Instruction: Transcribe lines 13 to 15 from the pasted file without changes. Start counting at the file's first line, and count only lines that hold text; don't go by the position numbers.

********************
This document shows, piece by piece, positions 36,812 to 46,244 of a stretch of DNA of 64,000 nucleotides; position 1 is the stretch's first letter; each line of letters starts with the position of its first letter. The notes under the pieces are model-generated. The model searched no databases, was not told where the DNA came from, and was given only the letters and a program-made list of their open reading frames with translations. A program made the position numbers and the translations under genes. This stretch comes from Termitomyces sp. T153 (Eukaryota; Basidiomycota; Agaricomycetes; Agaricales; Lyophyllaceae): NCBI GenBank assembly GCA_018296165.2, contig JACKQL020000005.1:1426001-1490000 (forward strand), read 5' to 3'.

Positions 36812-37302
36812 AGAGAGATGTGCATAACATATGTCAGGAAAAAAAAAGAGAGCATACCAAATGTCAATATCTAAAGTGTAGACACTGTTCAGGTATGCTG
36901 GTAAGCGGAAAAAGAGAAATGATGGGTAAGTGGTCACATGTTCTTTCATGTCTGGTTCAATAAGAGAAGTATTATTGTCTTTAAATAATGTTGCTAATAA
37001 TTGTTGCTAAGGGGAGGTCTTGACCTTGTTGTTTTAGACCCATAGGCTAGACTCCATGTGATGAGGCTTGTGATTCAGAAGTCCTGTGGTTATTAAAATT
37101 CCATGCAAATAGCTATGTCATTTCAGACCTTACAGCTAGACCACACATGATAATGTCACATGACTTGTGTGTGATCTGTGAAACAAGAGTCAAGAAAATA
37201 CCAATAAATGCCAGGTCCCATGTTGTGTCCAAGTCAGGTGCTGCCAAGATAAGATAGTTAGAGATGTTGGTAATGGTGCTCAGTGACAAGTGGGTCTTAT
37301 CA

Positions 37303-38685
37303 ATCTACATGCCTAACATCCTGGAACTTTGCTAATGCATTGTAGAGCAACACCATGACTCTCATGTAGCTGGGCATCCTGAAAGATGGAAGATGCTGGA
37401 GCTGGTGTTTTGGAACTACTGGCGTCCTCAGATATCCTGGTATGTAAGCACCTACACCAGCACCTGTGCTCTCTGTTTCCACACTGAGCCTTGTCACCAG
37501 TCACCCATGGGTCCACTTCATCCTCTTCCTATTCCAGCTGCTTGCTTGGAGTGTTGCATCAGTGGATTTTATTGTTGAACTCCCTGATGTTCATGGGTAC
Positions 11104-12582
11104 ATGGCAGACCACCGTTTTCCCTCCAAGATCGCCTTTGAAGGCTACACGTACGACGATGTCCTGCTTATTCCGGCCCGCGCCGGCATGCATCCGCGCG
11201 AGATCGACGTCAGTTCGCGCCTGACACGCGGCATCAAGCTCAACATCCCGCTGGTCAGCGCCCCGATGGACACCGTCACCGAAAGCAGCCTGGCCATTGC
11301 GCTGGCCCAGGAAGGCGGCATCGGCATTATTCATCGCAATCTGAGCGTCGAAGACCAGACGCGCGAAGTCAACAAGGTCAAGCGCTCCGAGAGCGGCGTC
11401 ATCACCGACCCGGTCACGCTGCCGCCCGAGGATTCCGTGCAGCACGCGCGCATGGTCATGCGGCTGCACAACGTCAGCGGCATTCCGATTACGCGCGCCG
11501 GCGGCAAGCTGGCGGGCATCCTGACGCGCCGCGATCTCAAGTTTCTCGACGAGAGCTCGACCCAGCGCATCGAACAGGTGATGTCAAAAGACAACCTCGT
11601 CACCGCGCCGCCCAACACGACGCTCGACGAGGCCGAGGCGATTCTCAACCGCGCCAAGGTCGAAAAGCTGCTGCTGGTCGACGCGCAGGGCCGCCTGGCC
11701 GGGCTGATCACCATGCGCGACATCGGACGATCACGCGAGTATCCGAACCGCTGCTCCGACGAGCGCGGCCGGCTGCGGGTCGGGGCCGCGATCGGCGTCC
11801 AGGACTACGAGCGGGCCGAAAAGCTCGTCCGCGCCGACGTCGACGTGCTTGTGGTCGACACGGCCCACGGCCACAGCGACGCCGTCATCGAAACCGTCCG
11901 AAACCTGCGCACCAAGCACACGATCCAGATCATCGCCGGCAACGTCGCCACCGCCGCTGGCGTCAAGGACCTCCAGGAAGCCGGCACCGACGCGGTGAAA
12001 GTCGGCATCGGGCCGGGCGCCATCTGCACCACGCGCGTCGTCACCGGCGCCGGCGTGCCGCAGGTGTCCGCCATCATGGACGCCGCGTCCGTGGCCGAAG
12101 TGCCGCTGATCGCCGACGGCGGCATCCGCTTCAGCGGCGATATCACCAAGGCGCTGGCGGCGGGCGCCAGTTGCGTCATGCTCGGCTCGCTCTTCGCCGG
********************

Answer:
Positions 11104-12582
11104 ATGGCAGACCACCGTTTTCCCTCCAAGATCGCCTTTGAAGGCTACACGTACGACGATGTCCTGCTTATTCCGGCCCGCGCCGGCATGCATCCGCGCG
11201 AGATCGACGTCAGTTCGCGCCTGACACGCGGCATCAAGCTCAACATCCCGCTGGTCAGCGCCCCGATGGACACCGTCACCGAAAGCAGCCTGGCCATTGC